[6] The History of the Decline and Fall of the Roman Empire, Volume 4, Edward Gibbon, page 537: " And both Procopius and Agathias represent Kutrigurs and Utigurs as tribes of Huns. There can be no doubt Kutrigurs, Utigurs and Bulgars belong to the same race as the Huns of Attila and spoke tongues closely related, - were in fact Huns. They had all been under Attila's dominion"

[7] Encyclopedia of the Byzantine Empire Jennifer Lawler, " Utigurs - Hunnic tribe that lived on the east steppes of Don, related to the Bulgars", page 296

[9] The Tale of the Prophet Isaiah, Ivan Biliarsky, page 255 : " Who, after all, were Avitokhol and Irnik? Among historians, there is almost unanimity they were Attila, the ruler of the Huns, and his son Ernack."

[10] The Huns, Rome and the Birth of Europe, 2013, Cambridge University Press, Hyun Jin Kim, page 59

[11] Golden, Peter B. (2012), Oq and Oğur~Oğuz* (PDF), Turkish and Middle Eastern Studies, Rutgers University, pp. footnote 37

[12] Word and Power in Mediaeval Bulgaria, Ivan Biliarsky, page 218

[13] Otto J. Maenchen-Helfen, The world of the Huns, page 415: "Ernak has often been identified with Ирникъ in the Bulgarian Princes’ List."

[15] The Early Medieval Balkans: A Critical Survey from the Sixth to the Late Twelfth Century, John Van Antwerp Fine, University of Michigan Press(2000), p. 66: "According to their traditions their ruling family, known as the house of Dulo, was descended from Attila the Hun. Though the scholars have advanced many theories, the origin and meaning of the name Dulo remain obscure."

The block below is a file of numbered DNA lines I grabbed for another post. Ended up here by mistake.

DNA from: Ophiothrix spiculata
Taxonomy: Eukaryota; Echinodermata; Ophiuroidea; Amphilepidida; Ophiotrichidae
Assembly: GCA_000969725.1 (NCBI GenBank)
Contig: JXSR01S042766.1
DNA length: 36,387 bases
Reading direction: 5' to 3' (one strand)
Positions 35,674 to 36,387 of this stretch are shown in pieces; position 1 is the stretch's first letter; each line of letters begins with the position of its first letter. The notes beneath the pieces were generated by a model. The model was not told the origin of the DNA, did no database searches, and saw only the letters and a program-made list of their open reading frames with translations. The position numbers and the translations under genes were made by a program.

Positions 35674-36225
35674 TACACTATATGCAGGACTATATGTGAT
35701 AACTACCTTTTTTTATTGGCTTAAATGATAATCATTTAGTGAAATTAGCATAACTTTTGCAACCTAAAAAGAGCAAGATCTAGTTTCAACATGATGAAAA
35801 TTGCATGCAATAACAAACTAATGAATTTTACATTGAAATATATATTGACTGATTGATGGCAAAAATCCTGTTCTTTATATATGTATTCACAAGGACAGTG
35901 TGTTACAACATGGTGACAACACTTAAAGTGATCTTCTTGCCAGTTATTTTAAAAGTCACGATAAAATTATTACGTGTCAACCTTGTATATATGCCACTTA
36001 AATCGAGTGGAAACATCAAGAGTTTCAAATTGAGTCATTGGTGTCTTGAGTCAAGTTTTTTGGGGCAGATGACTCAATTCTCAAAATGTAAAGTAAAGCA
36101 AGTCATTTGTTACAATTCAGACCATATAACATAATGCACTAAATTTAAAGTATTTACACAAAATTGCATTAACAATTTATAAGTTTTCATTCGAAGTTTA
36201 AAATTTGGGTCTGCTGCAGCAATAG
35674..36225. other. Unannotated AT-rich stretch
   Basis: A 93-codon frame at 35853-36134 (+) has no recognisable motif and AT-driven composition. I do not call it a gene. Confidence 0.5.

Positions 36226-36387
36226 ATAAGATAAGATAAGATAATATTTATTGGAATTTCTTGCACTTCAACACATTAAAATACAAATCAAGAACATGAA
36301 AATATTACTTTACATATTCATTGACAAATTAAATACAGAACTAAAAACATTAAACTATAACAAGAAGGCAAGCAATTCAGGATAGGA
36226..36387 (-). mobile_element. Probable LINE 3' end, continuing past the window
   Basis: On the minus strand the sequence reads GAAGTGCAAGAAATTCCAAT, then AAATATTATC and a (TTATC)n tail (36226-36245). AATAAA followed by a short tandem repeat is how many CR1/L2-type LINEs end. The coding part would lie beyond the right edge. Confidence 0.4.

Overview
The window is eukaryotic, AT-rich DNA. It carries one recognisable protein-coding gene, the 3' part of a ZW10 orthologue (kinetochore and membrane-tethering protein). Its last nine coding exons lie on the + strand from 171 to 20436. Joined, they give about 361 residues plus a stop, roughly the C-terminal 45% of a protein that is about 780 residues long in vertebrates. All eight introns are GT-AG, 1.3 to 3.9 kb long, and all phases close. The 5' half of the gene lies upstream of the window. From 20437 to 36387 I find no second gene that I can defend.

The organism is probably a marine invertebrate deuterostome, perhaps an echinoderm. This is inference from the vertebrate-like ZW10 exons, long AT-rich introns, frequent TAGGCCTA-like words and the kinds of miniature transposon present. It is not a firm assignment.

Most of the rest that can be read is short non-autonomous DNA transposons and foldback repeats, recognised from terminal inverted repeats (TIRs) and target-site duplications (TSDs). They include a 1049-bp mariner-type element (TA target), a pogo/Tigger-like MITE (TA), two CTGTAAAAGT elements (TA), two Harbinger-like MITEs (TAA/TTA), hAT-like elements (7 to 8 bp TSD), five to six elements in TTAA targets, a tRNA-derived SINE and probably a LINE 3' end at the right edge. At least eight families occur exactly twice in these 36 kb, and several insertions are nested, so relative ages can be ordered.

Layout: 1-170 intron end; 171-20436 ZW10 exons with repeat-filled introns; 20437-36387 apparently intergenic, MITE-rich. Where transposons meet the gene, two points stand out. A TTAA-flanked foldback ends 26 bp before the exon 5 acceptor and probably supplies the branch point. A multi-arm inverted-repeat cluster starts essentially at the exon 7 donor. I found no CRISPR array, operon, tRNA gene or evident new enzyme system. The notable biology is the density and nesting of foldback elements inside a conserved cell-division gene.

[16] Journal of the Royal Anthropological Institute of Great Britain and Ireland, Volume 11, р. 228

[17] Nicephori Archiepiscopi Constantinopolitani Opuscula Historica, Carl G. De Boor (Editor)[18] Steven Runciman, Book I: THE CHILDREN OF THE HUNS, стр. 21: "Thus the Bulgar family split up, and spread over Europe, from the Volga to the shadow of Vesuvius. It remains now only to consider the strongest branch of all, the only branch to survive the tempests of the centuries. Asperuch, less restless than his younger brothers, but more enterprising than his elders, moved along the Black Sea coast, across the great rivers of the Steppes, to the land of lagoons and marshes where the Danube joins the sea."

[20] The Bulgarians: from pagan times to the Ottoman conquest, David Marshall Lang, p. 49: "... and was the last of the great house of Dulo to occupy the throne, with him died out the lineage of Attila the Hun"

[21] A History of the Eastern Roman Empire, J. B. Bury, p 334

[22] Nominalia of the Bulgarian khans

[23] Transferred in Translation: Making a State in Early Medieval Bulgarian Genealogies, Antoaneta Granberg,University of Gothenburg

[24] Byzantium and Bulgaria, Panos Sophoulis
[25] Southeastern Europe in the Middle Ages, Florin Curta
[26] The Huns, Rome and the Birth of Europe, 2013, Cambridge University Press, Hyun Jin Kim, p. 59
[27] Teoderico e i Goti tra oriente e occidente, Antonio Carile
[28] Journal of the Royal Anthropological Institute of Great Britain and Ireland, Volume 11, р. 228